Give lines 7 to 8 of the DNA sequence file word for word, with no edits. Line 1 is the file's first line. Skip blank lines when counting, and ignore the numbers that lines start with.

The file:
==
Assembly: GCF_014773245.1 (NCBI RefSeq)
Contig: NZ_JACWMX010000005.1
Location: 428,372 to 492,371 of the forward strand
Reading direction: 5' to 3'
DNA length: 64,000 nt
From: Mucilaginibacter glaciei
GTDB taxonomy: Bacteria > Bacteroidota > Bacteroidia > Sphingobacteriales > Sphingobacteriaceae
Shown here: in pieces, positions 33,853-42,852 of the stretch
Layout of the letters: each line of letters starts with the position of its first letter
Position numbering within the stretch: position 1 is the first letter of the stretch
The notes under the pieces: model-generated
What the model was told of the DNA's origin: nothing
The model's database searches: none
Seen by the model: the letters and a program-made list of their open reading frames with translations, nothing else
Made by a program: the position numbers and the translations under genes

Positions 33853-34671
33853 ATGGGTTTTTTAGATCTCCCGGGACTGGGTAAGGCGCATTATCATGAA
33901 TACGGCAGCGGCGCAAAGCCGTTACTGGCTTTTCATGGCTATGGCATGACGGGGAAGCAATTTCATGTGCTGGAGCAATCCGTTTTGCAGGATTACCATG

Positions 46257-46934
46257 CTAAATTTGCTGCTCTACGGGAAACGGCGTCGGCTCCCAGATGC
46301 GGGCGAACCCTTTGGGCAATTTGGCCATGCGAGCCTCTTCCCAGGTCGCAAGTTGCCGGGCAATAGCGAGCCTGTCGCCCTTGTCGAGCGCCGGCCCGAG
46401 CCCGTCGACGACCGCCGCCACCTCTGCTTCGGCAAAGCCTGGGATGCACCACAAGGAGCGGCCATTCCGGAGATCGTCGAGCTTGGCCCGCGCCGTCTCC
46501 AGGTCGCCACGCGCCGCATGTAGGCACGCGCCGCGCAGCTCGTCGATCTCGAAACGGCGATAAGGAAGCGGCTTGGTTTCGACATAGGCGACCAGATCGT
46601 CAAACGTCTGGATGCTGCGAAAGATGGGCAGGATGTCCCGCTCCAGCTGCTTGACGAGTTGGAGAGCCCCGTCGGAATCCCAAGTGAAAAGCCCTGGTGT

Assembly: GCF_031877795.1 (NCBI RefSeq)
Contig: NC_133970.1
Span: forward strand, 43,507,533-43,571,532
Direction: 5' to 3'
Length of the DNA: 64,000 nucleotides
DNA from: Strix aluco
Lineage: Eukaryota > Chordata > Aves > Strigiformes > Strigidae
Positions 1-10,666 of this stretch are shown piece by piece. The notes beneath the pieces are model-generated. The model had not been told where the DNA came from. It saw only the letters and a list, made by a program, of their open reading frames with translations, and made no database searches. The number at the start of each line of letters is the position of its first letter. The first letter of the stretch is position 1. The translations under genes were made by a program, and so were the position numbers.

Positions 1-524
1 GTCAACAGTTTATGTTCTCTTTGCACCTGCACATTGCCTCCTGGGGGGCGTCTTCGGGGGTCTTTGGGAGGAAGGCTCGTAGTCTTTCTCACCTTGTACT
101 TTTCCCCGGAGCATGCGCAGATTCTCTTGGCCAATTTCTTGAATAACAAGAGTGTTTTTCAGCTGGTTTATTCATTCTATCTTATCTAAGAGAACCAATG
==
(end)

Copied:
GTDB taxonomy: Bacteria > Bacteroidota > Bacteroidia > Sphingobacteriales > Sphingobacteriaceae
Shown here: in pieces, positions 33,853-42,852 of the stretch